Last week, Infrastructure Ontario (IO) released its fall Market Update report. The report reiterates the government’s commitment to rebuild WLMH, which we completely expected, but it’s always great news regardless. (The WLMH rebuild project has been included in IO’s updates for almost two years.)

The report, however, noted for the first time that WLMH project is now included in the “$200 – $499 million” budget range, which is an increase from the “less than $200 million” budget range we’ve been working toward. This change on paper has encouraged some excitement in the community and beyond.

We asked our WLMH redevelopment lead for his take on this development.

“I get the excitement about this project, we’re really excited too,” said Bart DeVries, HHS director of redevelopment projects. “Based on my experience with large scale infrastructure projects, this is to be expected. It’s important to note that this development doesn’t mean there have been any significant changes to our planning. The difference between the previous budget range [<$200M] and the new budget range [$200M-$499M] could technically be $1. At the end of the day, the market will dictate what the true value of the project will be and that’s still a little way down the road.”

Budgeting for large, public-private partnership (P3) projects is a complex process with many moving parts. Ultimately the goal is to get the best value-for-money spent.

“The budget refinement process will continue as we proceed through Stage 3 toward construction. We’re still working under the original budget assumptions, which is the prudent approach. We’ve hired our costing team who are experts in budgeting for projects of this size and scope. They will tell us the anticipated project cost based on our requirements, which will be kept confidential and used to inform our plans. The private-sector teams bidding on the design-build contract for the hospital will include their project cost in their bids, which will also based on our requirements. Once a winning bid is selected by IO and HHS together, we will release the fixed-price contract value,” DeVries explained.

Many elements can influence a change in project budget, such as cost and availability of construction materials, labour and skilled trades. Time tends to drive the cost of the required elements up higher so planning needs to account for that possibility. It’s also wise to include contingency for unexpected costs, especially given the impacts the ongoing global pandemic is having and will likely continue to have on supply chains.

“These are the types of things we have been planning for since we started Stage 2 and why we always build contingency in to our projected budget,” he noted.

In terms of WLMH project timelines, we’re aiming to submit our Stage 2 plan to the ministry by Hallowe’en. The Request for Qualifications, which is the initial call for teams eligible to deliver the project, will be posted later this fall. Teams prequalified through this process will be named in early 2021, and invited to respond to a Request for Proposals later in the year.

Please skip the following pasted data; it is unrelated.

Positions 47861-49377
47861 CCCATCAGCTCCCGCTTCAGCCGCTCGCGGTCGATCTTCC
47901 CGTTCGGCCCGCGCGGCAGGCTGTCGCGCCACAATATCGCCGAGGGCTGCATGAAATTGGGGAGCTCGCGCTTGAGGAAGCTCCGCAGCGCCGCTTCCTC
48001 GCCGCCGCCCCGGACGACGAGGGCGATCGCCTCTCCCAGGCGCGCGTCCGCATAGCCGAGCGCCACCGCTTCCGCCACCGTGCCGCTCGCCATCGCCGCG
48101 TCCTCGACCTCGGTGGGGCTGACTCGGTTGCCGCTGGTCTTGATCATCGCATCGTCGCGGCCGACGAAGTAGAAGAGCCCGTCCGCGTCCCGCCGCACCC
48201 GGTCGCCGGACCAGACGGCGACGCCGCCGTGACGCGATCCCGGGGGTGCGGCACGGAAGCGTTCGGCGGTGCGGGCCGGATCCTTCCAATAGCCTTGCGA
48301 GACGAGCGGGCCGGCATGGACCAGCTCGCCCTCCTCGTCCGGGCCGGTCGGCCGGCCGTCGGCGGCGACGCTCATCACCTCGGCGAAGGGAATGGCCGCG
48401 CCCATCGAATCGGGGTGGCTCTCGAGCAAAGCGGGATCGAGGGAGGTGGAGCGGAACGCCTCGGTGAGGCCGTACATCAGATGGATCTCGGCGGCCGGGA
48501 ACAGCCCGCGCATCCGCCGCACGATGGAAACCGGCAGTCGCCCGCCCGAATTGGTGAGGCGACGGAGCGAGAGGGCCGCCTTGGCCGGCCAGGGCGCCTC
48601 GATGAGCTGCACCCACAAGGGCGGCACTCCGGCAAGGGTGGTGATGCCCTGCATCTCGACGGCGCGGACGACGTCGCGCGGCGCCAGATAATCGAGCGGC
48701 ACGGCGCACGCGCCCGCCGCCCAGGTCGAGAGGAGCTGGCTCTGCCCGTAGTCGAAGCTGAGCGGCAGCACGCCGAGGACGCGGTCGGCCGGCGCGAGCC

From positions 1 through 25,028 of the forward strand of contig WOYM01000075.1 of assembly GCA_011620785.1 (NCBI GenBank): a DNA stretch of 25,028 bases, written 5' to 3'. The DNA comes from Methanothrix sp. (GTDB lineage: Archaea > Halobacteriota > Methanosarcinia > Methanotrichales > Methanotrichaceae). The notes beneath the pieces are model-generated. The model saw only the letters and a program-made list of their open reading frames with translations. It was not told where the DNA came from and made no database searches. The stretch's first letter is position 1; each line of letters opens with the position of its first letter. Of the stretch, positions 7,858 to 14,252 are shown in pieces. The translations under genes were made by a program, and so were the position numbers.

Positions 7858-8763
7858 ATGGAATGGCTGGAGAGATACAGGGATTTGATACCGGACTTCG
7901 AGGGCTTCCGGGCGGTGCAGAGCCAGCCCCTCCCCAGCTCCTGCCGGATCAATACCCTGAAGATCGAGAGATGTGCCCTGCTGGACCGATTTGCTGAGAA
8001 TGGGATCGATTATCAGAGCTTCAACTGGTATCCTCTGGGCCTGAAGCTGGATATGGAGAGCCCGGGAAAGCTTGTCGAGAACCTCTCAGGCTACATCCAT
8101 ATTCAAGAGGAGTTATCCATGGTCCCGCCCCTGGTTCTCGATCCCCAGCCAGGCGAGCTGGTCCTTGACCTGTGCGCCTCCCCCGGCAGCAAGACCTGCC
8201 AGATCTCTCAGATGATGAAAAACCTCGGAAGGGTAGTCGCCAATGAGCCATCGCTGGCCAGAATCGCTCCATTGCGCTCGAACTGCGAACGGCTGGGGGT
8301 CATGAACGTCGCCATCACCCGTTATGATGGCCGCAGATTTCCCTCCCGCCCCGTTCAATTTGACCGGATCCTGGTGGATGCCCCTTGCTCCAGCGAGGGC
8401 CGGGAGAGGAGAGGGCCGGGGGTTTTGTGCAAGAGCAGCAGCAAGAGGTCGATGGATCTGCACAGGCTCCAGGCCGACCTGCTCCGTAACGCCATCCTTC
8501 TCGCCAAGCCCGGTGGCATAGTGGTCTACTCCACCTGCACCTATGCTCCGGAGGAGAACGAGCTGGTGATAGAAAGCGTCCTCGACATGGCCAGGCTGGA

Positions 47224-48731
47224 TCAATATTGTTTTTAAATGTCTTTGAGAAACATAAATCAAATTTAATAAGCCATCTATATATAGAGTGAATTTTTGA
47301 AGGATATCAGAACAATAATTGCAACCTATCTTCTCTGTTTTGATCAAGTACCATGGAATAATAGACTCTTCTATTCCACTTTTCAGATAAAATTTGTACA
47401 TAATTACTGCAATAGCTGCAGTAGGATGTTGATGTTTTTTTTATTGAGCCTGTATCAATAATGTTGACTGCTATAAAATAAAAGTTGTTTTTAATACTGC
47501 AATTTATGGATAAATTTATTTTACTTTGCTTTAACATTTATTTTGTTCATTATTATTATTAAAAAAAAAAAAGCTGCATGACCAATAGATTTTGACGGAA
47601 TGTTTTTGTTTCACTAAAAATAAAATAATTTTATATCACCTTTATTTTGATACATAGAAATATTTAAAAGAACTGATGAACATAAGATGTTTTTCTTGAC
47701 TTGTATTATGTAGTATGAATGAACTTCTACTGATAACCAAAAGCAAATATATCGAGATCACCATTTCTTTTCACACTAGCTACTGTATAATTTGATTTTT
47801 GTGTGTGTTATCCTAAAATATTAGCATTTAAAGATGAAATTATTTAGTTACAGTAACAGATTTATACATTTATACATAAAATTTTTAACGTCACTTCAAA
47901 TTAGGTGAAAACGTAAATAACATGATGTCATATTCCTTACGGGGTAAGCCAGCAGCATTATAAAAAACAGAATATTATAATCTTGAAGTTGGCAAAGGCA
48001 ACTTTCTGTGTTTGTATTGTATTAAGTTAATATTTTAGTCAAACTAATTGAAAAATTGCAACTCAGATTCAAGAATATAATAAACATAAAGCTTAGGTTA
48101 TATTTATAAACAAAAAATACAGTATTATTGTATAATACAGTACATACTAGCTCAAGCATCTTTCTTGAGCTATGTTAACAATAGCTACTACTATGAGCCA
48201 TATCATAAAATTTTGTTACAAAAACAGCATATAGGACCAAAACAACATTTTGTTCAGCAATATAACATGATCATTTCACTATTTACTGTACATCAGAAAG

What’s Up @ WLMH: COVID-19

We are taking precautions at Hamilton Health Sciences (HHS) to ensure the safety of our staff, physicians, patients, families and community. More information related to COVID-19 is available here:

Hamilton Health Sciences hospital information

Niagara Region Public Health
Hospital access

Visitor guidelines have changed and we have moved to a no-visitor policy with very few exceptions. Based on these guidelines, infrastructure work at WLMH, with the exception of some limited outside work, has been placed on hold. 

Patient care

 The Ministry of Health has mandated all health care facilities to postpone all non-urgent elective activity, including surgeries and non-urgent clinic visits.

Some patients receiving non-urgent scheduled care may access care by phone or virtually

Elective surgeries are being postponed and perioperative services at West Lincoln are temporarily closed. This will support additional patient care capacity and availability of health care professionals in the weeks ahead.  West Lincoln patients requiring urgent surgical procedures will receive care at the appropriate alternative hospital.  Patients will be notified by their surgeon if their surgery is deferred. 

Planning for a new WLMH

The Capital Planning team continues to move forward with planning for the new WLMH. Kick-off meetings took place earlier this month. Work led by non-clinical team members continues to move ahead. We remain committed to moving forward, recognizing COVID-19 presents an evolving situation and patient care requirements remain our top priority. 

Follow us on social media

We’re sharing timely updates and shareable content on our social media channels, like this “five small acts” campaign, which is linked at the handles below.
Twitter: @HamHealthSci
Instagram: HamiltonHealthSciences
Facebook: @HamHealthSci